The White House insisted Trump knew nothing about the party or its leader Jayda Fransen when he shared the inflammatory videos, and Johnson said his intentions were simply misunderstood.
Asked about the visit, USA ambassador Mr Johnson told BBC Radio 4's Today programme: 'Absolutely, I think he will come. "We are doing just fine!" "I think the way he looks at it is that security is his number one oath, it's protecting Americans". Is he going to be flawless in appeasing everybody?
The ambassador added: "He is not going to go down the path of a lot of politicians and maybe be namby-pamby about it". He's probably going to take some chances, and an effort to achieve that security goal may be that he'll ruffle some feathers.
However, Trump's decision to retweet propaganda from far-right extremist group Britain First sparked a fierce backlash in the United Kingdom and his subsequent attack on the PM has hardened calls for the government to withdraw the invitation of a state visit. Stella Creasy, the Labour MP for Walthamstow, opposed the visit and said British people deserved a special relationship that works "both ways"."By sharing and promoting videos by Britain First he's undermined our democratic process and put at risk people in our communities", she told Radio 4.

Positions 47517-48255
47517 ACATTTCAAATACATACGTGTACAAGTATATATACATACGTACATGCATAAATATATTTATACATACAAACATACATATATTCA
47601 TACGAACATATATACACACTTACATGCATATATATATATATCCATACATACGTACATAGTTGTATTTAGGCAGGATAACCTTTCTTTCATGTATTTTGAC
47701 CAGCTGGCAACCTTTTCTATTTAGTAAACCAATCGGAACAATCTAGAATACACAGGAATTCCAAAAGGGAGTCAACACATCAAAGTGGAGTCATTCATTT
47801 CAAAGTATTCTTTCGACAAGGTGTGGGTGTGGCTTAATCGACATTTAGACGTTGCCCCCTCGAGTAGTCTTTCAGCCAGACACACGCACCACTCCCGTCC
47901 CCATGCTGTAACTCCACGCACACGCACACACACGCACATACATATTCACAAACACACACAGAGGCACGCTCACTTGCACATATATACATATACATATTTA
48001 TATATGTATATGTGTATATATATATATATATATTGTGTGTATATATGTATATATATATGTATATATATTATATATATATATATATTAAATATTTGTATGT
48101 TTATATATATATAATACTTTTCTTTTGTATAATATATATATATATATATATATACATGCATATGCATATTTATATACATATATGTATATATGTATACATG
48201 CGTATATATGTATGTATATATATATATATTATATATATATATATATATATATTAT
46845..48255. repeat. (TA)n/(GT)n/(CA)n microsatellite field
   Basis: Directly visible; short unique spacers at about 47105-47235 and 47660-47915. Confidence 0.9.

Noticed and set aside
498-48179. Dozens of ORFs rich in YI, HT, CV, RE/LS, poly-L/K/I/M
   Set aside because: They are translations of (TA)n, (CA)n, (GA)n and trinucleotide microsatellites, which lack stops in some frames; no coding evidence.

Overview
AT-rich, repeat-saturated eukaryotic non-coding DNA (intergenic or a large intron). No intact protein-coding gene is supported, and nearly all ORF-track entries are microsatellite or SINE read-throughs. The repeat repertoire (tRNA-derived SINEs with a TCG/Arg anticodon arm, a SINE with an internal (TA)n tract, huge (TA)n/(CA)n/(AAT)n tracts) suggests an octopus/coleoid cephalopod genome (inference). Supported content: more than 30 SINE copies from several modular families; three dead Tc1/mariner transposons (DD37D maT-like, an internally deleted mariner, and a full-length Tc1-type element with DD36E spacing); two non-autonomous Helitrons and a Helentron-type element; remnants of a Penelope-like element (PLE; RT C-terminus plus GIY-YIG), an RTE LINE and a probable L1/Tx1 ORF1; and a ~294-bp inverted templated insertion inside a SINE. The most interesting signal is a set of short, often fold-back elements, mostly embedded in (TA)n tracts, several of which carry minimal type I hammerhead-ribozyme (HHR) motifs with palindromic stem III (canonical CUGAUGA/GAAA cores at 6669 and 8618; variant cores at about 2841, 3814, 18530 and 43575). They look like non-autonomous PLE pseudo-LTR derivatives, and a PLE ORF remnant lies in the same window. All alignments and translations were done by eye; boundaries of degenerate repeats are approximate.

Twitter officially launches 'threads' to make 'tweetstorms' easier
You write the first tweet, then a response to that tweet, then another response, and so on until you're done. If you want to update a thread later, open it and hit "add another tweet" in the thread .
Another Labour MP, Wes Streeting, wrote on Twitter: "Not often I'll side with Theresa May, but this is a joke. Trump is the antithesis of these".
Talks about President Trump's proposed working visit to London in February have not progressed beyond likely dates, according to senior government figures.
Tory backbencher Michael Fabricant has slammed "tedious gesture politics" after reports women were planning to wear bright pink to protest Mr Trump's visit.